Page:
And then we were joined by cartoonist and teacher Carol Tyler. Maybe all you need to know about Carol is that she walked into a bar filled with wannabe Trumps slowly twirling a cheerleader's baton. It's just something she always wanted to learn. When she heard I'd done Mom's Cancer she jumped up and gave me a big hug. Then she gave everyone else a hug. Cynicism shrivels in her presence. I think Carol Tyler is a force of nature deposited on our planet just to create comics, inspire creativity, and make people happy.

The Fair took over Miami Dade College's Wolfson Campus in the middle of the city. Little tented booths lined both sides of several streets--probably six blocks worth in total--with a dozen panels and talks happening simultaneously in different campus buildings.

Tightly packed booths lined the streets. I got in early and shot this photo before many people had arrived. It got crowded later, but never unpleasantly so.

That picture illustrates something about the Fair that struck me: although it's considered a major event in the book business and attracts top talent (speakers included Al Gore, Ralph Nader, Margaret Atwood, and Jonathan Lethem), the booths were mostly occupied by used-book peddlers and niche publishers rather than the big publishing houses I'd expected. As it was, I found the Fair an interesting and nice mix of high-powered literary wattage and affordable populism. I even bought a swell used book myself (Viking Orbiter Views of Mars, NASA, 1980. Ten bucks!).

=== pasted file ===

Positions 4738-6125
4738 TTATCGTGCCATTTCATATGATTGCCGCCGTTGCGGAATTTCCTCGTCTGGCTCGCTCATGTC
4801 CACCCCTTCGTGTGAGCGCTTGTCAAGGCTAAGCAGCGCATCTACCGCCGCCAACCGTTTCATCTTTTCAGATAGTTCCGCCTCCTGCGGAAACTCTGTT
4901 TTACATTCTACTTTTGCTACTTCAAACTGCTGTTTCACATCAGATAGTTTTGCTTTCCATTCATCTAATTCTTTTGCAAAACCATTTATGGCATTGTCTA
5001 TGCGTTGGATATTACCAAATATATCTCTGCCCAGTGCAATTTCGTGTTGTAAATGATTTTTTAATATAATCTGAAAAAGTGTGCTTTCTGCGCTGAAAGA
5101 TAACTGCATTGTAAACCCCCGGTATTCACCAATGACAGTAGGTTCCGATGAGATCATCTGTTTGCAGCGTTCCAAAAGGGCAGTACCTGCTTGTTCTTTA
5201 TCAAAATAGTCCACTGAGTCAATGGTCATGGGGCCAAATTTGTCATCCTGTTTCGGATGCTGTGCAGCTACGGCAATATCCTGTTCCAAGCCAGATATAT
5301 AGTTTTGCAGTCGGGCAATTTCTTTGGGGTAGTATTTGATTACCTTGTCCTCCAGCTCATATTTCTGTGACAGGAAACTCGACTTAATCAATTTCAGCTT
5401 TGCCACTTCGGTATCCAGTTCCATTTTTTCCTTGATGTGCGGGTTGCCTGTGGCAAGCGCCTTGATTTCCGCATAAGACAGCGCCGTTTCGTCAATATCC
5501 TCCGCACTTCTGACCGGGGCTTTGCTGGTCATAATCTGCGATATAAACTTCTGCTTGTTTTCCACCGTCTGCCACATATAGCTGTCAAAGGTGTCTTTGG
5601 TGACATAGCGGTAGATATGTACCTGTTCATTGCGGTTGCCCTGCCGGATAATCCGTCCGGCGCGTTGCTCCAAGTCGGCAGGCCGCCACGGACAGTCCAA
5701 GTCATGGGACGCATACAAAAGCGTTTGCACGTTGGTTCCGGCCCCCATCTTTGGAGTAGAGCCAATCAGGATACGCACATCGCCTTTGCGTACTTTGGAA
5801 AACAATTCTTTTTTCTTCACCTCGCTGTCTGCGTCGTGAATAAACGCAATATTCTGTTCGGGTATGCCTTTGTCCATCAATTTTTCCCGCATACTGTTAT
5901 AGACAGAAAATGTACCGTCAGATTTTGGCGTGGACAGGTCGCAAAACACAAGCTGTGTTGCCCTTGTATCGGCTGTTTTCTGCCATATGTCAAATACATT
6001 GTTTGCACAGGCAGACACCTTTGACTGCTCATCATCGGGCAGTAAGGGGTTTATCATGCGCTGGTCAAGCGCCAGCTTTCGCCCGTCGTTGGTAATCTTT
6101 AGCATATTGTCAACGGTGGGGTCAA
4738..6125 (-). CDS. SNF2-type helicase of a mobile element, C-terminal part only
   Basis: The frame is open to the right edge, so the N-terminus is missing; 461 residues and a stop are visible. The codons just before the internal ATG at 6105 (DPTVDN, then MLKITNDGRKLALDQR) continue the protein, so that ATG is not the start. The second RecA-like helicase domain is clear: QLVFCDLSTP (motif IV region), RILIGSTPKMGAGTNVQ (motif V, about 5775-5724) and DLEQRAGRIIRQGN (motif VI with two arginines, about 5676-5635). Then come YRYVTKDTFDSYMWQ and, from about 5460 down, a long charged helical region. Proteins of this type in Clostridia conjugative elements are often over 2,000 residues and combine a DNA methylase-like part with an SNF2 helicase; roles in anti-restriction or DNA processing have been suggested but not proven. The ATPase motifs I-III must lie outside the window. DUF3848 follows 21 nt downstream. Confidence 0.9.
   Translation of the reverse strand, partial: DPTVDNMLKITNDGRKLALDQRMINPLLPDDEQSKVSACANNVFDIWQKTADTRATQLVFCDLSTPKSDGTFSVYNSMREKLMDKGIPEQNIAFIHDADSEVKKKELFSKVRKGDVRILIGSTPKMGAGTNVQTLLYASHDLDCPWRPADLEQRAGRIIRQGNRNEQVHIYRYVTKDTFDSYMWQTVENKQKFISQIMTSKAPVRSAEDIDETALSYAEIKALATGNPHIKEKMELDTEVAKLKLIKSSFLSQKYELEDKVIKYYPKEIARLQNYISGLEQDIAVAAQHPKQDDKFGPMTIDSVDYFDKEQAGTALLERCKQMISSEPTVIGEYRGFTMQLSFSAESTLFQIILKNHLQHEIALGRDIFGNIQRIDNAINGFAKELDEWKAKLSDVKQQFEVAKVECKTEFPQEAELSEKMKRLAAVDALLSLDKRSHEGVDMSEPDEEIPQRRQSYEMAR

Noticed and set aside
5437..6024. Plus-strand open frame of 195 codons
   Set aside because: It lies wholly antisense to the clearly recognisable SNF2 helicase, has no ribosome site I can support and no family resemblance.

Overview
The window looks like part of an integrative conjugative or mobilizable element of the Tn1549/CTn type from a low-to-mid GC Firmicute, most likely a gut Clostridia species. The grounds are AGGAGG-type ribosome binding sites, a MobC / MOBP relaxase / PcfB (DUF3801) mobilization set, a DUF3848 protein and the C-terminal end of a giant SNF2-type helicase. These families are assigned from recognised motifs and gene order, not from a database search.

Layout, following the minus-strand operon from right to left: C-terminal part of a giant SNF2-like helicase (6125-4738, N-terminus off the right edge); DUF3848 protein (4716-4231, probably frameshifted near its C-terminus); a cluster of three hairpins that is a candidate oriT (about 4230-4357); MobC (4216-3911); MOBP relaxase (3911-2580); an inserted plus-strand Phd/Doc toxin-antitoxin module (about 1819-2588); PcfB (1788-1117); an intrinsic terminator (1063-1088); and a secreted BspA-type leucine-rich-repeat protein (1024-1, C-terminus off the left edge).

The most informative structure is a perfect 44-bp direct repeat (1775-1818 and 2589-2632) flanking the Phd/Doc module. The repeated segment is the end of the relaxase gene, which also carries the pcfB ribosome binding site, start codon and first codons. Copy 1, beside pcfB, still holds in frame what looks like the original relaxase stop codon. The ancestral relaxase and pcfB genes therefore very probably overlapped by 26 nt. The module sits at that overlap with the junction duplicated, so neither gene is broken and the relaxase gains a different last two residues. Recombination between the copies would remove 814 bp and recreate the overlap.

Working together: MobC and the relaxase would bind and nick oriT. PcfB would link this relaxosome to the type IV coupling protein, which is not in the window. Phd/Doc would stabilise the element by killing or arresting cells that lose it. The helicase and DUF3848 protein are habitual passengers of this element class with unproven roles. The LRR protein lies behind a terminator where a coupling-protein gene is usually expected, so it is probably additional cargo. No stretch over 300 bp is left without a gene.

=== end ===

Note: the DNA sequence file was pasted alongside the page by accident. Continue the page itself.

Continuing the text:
My Sunday brunch, shortly before I had to go to work. Several food stalls were set up at the Fair, including the Greek place where I bought this. The salad and rice were ordinary, but the shish-kabob was really extraordinary. I don't know how it was marinated but it was extremely tender and tasty. Also note the yellow cloth bag illustrated with the official poster of the Miami Book Fair, drawn by Jeff Kinney. I swear, everywhere I look . . .

Editor Charlie (left) moderating a panel immediately before mine--in fact in the same room--on the art and life of Harvey Kurtzman, longtime contributor to MAD and Playboy. He was joined by former MAD editor Nick Meglin, Denis Kitchen (who wrote a book on Kurtzman edited by Charlie and published by Abrams), and Kurtzman's daughter Nellie.

The audience for the Kurtzman panel, which I'm including because it looked a lot like the audience for mine.

Neil and I ready to start our panel, which ended in insults and a slap fight. I'm embarrassed I've already forgotten the name of the woman introducing us, but she was nice and had a lovely French accent.

I think our hour-long panel went well. Neil and I weren't quite sure why we were put together in the first place; I was told it was because our work shared a theme of fathers and sons, which as a panel topic didn't really inspire either of us. Neither were we much interested in doing a traditional reading, which prose authors can get away with but I always find frustrating and awkward when cartoonists do it. I mean, you can project the page on the screen and read it aloud, but the audience usually reads ahead of you and it seems fairly pointless to me.